- to prescribe (a course of action) with authority or emphasis: The doctor enjoined a strict diet.
- to direct or order to do something: He was enjoined to live more frugally.
- Law. to prohibit or restrain by an injunction.
Origin of enjoin
SynonymsSee more synonyms on Thesaurus.com
Examples from the Web for enjoined
In addition to Iran and Syria, Paul said he believes “the Turks should be enjoined” in the fight.Rand Paul Wants to Team Up With Assad and Iran to Stop ISIS
September 3, 2014
Like Amalek, the Biblical evil-doer whose name we are enjoined to “blot out.”How Do We Deal with the Baseless Hatred at the Western Wall?
Emily L. Hauser
July 12, 2013
She enjoined all Brazilians to reach out to the grieving families, declaring that “we will—because we must—overcome this” tragedy.Arrests Made in Brazilian Nightclub Inferno
January 28, 2013
I would have answered, but a look from Biddy enjoined silence.It Happened in Egypt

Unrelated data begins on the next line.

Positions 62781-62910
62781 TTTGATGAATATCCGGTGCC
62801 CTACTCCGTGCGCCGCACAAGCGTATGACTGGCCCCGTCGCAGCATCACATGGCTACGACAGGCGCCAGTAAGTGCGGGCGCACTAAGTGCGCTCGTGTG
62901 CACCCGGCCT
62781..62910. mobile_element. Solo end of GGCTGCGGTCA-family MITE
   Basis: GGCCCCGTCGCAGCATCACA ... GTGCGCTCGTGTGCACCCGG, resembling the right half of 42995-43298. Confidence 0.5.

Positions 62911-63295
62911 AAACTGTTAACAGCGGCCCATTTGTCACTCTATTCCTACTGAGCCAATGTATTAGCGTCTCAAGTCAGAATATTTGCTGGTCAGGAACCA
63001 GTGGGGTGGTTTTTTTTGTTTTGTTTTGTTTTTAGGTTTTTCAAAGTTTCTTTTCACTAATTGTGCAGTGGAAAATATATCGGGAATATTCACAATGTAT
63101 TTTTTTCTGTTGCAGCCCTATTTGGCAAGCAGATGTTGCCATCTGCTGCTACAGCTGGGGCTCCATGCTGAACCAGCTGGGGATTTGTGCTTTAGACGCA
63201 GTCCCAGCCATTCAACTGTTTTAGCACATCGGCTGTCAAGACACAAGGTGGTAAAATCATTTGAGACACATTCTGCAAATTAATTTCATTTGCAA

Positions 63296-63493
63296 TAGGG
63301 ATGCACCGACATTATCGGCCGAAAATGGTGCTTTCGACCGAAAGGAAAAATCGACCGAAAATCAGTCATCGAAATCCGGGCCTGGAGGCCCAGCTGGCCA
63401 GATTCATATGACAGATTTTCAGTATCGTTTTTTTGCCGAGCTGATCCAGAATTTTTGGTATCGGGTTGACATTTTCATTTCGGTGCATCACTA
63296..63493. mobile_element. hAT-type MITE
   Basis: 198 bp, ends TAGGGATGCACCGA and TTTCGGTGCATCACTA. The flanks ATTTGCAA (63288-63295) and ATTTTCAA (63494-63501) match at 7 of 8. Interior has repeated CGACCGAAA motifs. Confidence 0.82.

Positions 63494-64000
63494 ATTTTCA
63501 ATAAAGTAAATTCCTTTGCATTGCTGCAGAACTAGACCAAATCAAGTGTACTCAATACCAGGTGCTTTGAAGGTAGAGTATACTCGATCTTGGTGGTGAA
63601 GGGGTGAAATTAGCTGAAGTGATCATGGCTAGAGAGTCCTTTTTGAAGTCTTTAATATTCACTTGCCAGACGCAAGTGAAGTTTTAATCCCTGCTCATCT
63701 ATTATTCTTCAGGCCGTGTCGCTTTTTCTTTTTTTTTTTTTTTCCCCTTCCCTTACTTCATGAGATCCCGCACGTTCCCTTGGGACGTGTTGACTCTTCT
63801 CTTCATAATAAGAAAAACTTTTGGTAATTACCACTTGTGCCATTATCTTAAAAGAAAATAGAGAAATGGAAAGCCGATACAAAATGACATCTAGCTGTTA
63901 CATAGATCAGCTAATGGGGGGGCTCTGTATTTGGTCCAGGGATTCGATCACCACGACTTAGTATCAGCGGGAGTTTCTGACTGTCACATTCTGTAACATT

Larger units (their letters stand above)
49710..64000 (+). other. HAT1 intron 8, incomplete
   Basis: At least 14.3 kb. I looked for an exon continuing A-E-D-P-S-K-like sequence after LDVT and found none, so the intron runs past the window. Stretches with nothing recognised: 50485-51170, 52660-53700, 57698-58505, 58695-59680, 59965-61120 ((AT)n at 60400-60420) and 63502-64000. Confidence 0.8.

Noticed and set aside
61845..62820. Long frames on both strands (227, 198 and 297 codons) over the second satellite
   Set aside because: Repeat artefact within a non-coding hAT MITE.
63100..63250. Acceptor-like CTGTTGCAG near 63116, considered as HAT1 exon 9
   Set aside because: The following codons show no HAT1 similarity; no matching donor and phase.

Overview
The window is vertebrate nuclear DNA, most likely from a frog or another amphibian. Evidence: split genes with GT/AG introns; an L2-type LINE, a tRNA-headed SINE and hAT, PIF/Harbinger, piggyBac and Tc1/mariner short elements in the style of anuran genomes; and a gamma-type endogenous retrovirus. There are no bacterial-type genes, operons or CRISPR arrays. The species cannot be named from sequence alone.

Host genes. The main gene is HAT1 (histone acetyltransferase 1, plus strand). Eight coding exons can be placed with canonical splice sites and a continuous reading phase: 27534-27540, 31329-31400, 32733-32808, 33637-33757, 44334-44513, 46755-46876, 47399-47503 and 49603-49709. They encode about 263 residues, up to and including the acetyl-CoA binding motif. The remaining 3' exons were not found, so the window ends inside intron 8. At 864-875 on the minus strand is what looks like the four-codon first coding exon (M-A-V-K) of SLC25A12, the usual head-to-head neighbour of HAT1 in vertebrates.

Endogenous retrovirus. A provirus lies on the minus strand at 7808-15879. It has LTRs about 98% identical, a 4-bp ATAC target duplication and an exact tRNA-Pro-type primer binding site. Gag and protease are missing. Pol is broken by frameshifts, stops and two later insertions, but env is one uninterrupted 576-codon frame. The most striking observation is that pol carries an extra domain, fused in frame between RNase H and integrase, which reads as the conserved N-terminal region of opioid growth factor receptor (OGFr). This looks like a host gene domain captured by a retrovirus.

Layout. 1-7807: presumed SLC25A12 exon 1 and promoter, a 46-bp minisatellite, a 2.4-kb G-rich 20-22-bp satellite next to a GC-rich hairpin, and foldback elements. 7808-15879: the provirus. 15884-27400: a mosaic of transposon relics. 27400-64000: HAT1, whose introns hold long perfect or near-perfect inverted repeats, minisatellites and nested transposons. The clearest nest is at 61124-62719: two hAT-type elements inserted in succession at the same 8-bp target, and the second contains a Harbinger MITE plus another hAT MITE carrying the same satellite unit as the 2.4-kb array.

C. N. Williamson
It is by the Priests that silence is enjoined, and with the power of correction the Priests are then invested.Tacitus on Germany
"You not only may but must," I enjoined; then stopped him at the door.The Lightning Conductor Discovers America</p>
C. N. (Charles Norris) Williamson and A. M. (Alice Muriel) Williamson
It was dangerous, and I enjoined the King to move carefully.The Historical Nights' Entertainment
We are enjoined to be liberal in our charities and especially in excavating tanks and wells.Les Parsis
- to order (someone) to do (something); urge strongly; command
- to impose or prescribe (a condition, mode of behaviour, etc)
- law to require (a person) to do or refrain from doing (some act), esp by issuing an injunction
Word Origin and History for enjoined
early 13c., engoinen, from stem of Old French enjoindre (12c.) "impose (on), inflict; subject to; assign (to)," from Latin injungere "to join, fasten, attach;" figuratively "to inflict, to attack, impose," from in- "on" (see in- (2)) + jungere "to join" (see jugular). Related: Enjoined; enjoining.